NewsTeam 10 Investigates


Rancho Bernardo homeowner in dispute with HOA over repairs 

Rancho Bernardo Condo 2
Rancho Bernardo Condo
Posted at 3:00 PM, May 12, 2022
and last updated 2022-05-13 13:08:58-04

RANCHO BERNARDO, Calif. (KGTV) — A Rancho Bernardo homeowner said a dispute with her homeowners association left her condo with multiple cracks throughout her property and unfinished work.

Team 10 got involved when the homeowner, Tonga Moore, said the situation was at a standstill.

Moore showed Team 10 the damage throughout her condo, which included multiple cracks on both levels of her property.

She moved into the condo in 2015.

“There was nothing visible when I bought the place. All they told me was the concrete was messed up in the backyard and there’s a slope issue because the wall was leaning,” Moore said. “They’re like, ‘Oh, the HOA is going to take care of that. Don’t worry.’”

Moore said the problems started after her HOA authorized a foundation lift project in 2019 for several properties. She said after that, some cracks started to appear right away.

“Those little cracks started getting bigger,” Moore said.

She pointed to one large crack through her kitchen wall. “It’s been growing ever since,” Moore said.

Doors in her condo do not fully close and the cabinets in her kitchen cannot fully open because of the unevenness in her home, Moore said. “I suffer in silence because I cannot wrap my brain around what's going on because it doesn't make sense to me."

She told Team 10 that the HOA, the Tierra Del Sol at Bernardo Heights Owners’ Association, will not pay what she said is the fair cost to fix her property.

Alison Greiner, the attorney for the HOA, said they are “diligently working to resolve this matter with Ms. Moore.”

She said at the time the exterior work was completed at the end of 2019, “an estimate was obtained to make all the necessary repairs to the interior.”

Greiner said the homeowner is responsible for those repairs and they provided Moore the money.

That’s where Moore disagrees. She said the money they offered was not enough. According to Moore, they were supposed to fix things back to the way it was before the project—something she emphasized in her emails to the HOA.

Moore confirmed the HOA initially gave her a little more than $14,000 for the damage between 2019 and mid-2020. In July 2020, a check was issued for around $11,700 for the windows and sliding door. She did not cash the checks because she believed she was being shortchanged.

“I want them to come and fix the structural damage that was caused by what they did. If you're going to say you're going to repair things like for like, I want them to really come in and do what they said,” Moore said.

An estimate Moore received from one company placed repairs inside her home at more than $55,000. Other estimates came back higher,

One neighbor, who did not want to share her name for privacy concerns, confirmed to Team 10 that the damage to her home from the project was fixed by early 2020. She said she was fully reimbursed at an amount higher than Moore’s initial offer.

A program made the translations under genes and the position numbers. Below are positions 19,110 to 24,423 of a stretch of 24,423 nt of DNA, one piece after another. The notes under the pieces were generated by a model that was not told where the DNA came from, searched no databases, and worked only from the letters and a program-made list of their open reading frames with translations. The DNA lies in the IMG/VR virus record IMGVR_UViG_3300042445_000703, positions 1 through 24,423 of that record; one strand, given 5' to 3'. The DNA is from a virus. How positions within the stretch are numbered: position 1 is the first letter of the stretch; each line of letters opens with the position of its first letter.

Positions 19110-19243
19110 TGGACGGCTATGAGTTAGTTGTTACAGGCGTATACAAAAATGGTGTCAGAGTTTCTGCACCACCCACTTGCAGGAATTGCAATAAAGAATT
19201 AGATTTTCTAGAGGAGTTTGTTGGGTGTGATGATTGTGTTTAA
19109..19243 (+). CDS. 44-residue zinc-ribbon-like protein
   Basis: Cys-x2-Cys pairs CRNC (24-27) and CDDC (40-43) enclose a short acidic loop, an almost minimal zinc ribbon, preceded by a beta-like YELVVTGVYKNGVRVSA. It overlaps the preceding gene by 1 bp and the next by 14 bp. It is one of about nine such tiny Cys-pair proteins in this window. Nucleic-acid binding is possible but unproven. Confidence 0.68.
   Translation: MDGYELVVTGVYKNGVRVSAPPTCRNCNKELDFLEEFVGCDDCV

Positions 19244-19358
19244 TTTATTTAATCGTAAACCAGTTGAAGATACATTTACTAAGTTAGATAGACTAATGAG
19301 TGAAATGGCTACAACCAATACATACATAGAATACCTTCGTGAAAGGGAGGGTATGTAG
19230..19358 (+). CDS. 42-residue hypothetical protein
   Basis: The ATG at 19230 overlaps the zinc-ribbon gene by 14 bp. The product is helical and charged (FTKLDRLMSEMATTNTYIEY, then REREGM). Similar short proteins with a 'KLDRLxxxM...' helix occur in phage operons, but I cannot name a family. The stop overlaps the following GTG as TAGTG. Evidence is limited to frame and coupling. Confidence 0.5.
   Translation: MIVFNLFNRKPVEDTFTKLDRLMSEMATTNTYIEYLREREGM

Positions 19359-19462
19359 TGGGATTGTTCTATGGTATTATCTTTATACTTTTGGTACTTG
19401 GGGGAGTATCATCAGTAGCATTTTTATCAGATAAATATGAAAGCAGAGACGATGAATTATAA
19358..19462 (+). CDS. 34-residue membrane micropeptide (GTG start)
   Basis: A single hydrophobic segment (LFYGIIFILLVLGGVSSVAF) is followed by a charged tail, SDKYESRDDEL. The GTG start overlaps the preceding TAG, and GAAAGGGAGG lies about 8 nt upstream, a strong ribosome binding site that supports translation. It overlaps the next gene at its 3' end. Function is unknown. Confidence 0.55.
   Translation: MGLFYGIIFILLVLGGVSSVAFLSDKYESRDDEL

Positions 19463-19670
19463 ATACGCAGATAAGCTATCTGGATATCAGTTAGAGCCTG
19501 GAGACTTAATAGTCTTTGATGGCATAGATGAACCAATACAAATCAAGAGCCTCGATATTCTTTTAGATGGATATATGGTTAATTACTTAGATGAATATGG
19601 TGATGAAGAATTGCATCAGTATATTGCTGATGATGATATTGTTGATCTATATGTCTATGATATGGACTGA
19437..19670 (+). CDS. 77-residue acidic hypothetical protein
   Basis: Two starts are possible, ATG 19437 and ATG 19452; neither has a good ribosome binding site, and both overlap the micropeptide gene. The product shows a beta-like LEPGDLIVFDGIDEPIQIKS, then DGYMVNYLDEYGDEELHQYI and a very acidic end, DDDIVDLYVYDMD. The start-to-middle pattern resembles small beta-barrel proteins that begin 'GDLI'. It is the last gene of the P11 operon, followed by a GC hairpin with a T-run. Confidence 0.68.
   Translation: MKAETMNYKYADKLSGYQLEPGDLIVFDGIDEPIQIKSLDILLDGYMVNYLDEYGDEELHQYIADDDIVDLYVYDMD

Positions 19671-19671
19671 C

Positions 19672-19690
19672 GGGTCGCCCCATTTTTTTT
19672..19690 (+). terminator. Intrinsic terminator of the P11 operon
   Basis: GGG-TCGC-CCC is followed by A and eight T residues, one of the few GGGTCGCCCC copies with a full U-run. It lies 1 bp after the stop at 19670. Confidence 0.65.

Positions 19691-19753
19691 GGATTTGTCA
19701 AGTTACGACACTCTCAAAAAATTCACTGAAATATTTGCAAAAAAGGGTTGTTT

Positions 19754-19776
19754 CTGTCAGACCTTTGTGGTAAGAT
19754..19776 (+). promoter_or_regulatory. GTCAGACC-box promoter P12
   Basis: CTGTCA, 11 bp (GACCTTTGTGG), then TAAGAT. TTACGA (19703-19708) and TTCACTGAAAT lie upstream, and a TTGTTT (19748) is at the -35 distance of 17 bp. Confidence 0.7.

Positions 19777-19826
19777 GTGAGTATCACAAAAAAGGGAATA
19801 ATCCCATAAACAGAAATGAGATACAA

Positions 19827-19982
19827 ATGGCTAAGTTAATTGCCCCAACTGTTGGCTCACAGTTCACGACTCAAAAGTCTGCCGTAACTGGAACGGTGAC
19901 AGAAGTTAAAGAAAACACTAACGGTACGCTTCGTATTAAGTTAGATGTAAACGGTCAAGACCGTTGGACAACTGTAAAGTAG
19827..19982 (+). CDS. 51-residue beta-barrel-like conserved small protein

In recent months, the HOA gave Moore a separate amount of more than $21,000, but she said they would not re-issue the previous checks.

“[I’m] struggling, struggling to get through all of this,” Moore said. “This is too much for something that should have been so simple, in my opinion.”

When Team 10 questioned Tierra Del Sol’s attorney about the previous checks not cashed—ones that Moore said the HOA would not re-issue—Greiner gave Team 10 a different answer.

“If the checks need to be re-issued because they have expired, the Association will re-issue the checks,” Greiner confirmed.

Moore said that is the first time she has ever heard that.

“If the association [is] taking responsibility for the repair and that repair causes additional damage, then, under those circumstances, it could be that the association is responsible for that,” said attorney Dan Zimberoff.

Zimberoff is not involved in this case, but he has represented HOAs and property owners. He said it is typically in the best interest of both sides to work together and that mediation is an option.

“If this is an adversarial relationship or as treated as an adversarial relationship, it's much more expensive. It's much more time-consuming and it creates a lot of animosity,” Zimberoff said.

Moore said the inside flooring was recently redone and fixed, but there is so much work left to be finished.

Recently, the City of San Diego issued a citation for the work not completed which has resulted in code violations. The HOA and Moore are named as responsible parties. The city confirmed the case is still active.

Moore said of all the condos involved in this 2019 foundation lift project, hers is the only one not completed.

She confirmed that after Team 10 started asking questions, the HOA scheduled an engineer to come to her home.

Greiner said they are actively working with the City of San Diego to address the citation.